SR-71 Blackbird

‘The XB-70 flies less Mach 3 time than the YF-12, but when it flies at Mach 3 the Valkyrie loses pieces that are bigger than the Blackbird.’ The Mach 3 rivalry between the YF-12 and the XB-70.

The XB-70 Valkyrie was an extremely large airframe; the YF-12 was not small being 107 feet long. But if you compared the two, the Blackbird looked small.

The Mach 3 rivalry between the YF-12 and the XB-70.

North American Rockwell made the first Mach 3 bomber (Although the six-engine Valkyrie could only dash to Mach 3 due to aero heating and not cruising at that speed).

Their public relations firm was advertising every place they could about how their airplane could fly higher and faster than anyone could before.

On the other side of Edwards Air Force Base (AFB), the YF-12 Blackbird kept its secrets near and dear. The YF-12 was a variant of the A-12 with a backseat for the missile launch controller.

The YF-12s took the seventh through ninth slots on the A-12 assembly line; these were designated as YF-12A high-altitude, Mach 3 interceptor.

The main changes involved modifying the A-12’s nose by cutting back the chines to accommodate the huge Hughes AN/ASG-18 fire-control radar initially developed for the XF-108 with two infrared search and track sensors embedded in the chine leading edge, and the addition of the second cockpit for a crew member to operate the fire control radar for the air-to-air missile system. This airframe could easily fly Mach 3.

As told by Donn A. Byrnes and Kenneth D. Hurley in their book Blackbird Rising: Birth of an Aviation Legend, they were both being tested at Edwards AFB at the same time, so naturally, they hung out at the same bar after work. One of the local watering holes was called Hernandez Hideaway.

YF-12 test pilots, often flew at Mach 3 more often than the XB-70 would do in a lifetime.

Jim Eastham had just about enough of the bragging he heard daily about the XB-70. Eastham was a Lockheed test pilot who had already flown the A-12 and was now flying the YF-12.

This print is available in multiple sizes from AircraftProfilePrints.com – CLICK HERE TO GET YOURS. SR-71A Blackbird 61-7972 “Skunkworks”

One evening at the bar Al White of the XB-70 program was raving about his high Mach numbers when Eastham couldn’t stand it any longer. He turned to White and said, “Al, we do more Mach 3 time in a single YF-12 mission than you guys have flown in your entire program” Al looked at Jim, and without missing a beat, he said, “yes that’s true, Jim, but we lose pieces that are bigger than what you fly!!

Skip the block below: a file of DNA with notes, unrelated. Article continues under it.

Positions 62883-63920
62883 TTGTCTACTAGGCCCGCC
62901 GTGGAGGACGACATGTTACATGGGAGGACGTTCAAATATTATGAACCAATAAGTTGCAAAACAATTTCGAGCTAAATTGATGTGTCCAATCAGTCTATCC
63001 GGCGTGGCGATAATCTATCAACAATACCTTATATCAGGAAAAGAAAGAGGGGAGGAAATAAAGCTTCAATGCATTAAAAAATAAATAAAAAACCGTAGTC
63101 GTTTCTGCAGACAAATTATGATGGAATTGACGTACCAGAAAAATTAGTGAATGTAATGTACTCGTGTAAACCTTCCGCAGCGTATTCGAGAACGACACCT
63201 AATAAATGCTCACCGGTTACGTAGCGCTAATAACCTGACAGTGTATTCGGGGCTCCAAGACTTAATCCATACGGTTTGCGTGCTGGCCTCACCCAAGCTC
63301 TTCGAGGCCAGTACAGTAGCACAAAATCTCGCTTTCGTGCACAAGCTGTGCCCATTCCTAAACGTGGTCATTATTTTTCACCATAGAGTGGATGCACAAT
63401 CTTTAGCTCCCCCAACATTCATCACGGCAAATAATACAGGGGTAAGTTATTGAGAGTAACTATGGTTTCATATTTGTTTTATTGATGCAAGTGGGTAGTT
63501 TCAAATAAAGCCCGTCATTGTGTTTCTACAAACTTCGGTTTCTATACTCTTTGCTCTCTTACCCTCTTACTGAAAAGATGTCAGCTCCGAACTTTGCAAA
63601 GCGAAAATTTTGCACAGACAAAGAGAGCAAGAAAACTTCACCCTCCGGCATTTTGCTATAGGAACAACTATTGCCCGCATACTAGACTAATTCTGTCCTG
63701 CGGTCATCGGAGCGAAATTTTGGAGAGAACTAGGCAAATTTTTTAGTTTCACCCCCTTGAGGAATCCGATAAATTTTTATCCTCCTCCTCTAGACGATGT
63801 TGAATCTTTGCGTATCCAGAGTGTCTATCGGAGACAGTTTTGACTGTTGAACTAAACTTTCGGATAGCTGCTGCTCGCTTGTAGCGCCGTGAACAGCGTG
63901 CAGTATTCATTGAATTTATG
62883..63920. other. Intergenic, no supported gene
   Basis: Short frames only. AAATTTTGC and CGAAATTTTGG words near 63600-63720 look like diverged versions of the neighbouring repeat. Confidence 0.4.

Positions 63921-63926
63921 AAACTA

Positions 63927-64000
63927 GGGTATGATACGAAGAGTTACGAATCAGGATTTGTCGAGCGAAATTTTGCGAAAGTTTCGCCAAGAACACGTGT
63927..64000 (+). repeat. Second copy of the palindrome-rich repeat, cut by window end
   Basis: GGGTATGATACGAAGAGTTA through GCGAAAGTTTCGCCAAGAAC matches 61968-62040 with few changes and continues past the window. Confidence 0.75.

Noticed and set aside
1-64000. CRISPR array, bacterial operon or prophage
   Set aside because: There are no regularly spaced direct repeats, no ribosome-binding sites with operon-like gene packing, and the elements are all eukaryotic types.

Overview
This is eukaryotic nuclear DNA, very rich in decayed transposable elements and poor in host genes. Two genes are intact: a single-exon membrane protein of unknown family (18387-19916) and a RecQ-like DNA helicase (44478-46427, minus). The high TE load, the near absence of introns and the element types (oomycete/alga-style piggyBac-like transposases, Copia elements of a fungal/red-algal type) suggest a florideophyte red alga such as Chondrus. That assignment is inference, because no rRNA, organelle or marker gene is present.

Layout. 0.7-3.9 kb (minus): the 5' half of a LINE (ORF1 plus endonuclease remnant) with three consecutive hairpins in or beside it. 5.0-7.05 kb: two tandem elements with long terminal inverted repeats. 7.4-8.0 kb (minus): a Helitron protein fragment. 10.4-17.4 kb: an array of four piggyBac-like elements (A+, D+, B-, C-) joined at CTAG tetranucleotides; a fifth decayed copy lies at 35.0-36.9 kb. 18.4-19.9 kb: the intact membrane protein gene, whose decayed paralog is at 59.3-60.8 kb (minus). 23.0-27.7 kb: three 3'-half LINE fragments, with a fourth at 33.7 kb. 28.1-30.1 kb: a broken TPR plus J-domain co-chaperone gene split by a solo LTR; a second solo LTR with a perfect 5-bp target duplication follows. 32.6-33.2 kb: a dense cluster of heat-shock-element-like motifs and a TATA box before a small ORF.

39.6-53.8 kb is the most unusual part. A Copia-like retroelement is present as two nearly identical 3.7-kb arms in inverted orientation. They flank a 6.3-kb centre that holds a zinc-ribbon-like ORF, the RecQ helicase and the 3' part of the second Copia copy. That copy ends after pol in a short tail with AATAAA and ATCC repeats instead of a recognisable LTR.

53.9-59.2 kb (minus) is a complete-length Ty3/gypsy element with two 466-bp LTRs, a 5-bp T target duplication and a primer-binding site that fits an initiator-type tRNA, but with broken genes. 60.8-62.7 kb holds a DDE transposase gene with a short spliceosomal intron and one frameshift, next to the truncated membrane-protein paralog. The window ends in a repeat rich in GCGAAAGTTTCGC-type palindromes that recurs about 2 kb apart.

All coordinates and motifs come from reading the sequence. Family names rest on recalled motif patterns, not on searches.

The XB-70 was an extremely large airframe; the YF-12 was not small being 107 feet long. But if you compared the two, the Blackbird looked small.

Be sure to check out Linda Sheffield Miller, Col Richard (Butch) Sheffield’s daughter, Col. Sheffield was an SR-71 Reconnaissance Systems Officer) Facebook Page Habubrats for awesome Blackbird’s photos and stories.

Photo credit: U.S. Air Force and Peter Chilelli

This model is available in multiple sizes from AirModels – CLICK HERE TO GET YOURS.
Linda Sheffield Miller

Grew up at Beale Air Force Base, California. I am a Habubrat. Graduated from North Dakota State University. Former Public School Substitute Teacher, (all subjects all grades). Member of the DAR (Daughters of the Revolutionary War). I am interested in History, especially the history of SR-71. Married, Mother of three wonderful daughters and four extremely handsome grandsons. I live near Washington, DC.

View Comments

  • Hmmmmn... Interceptor vs. Bomber. The XB-70 was all brute force and never came to fruition until the Rockwell B-1B, a much smaller airframe. The ultimate mission profile was under Mach, although we did have Mach 1.2 missions on the deck. The YF-12 idea was eventually scrapped cuz the missile technology at the time could not screen out the Launch Vehicle. The rest is history.... Before it's retirement The Blackbird achieved the advertised Mach 3+... a lot.

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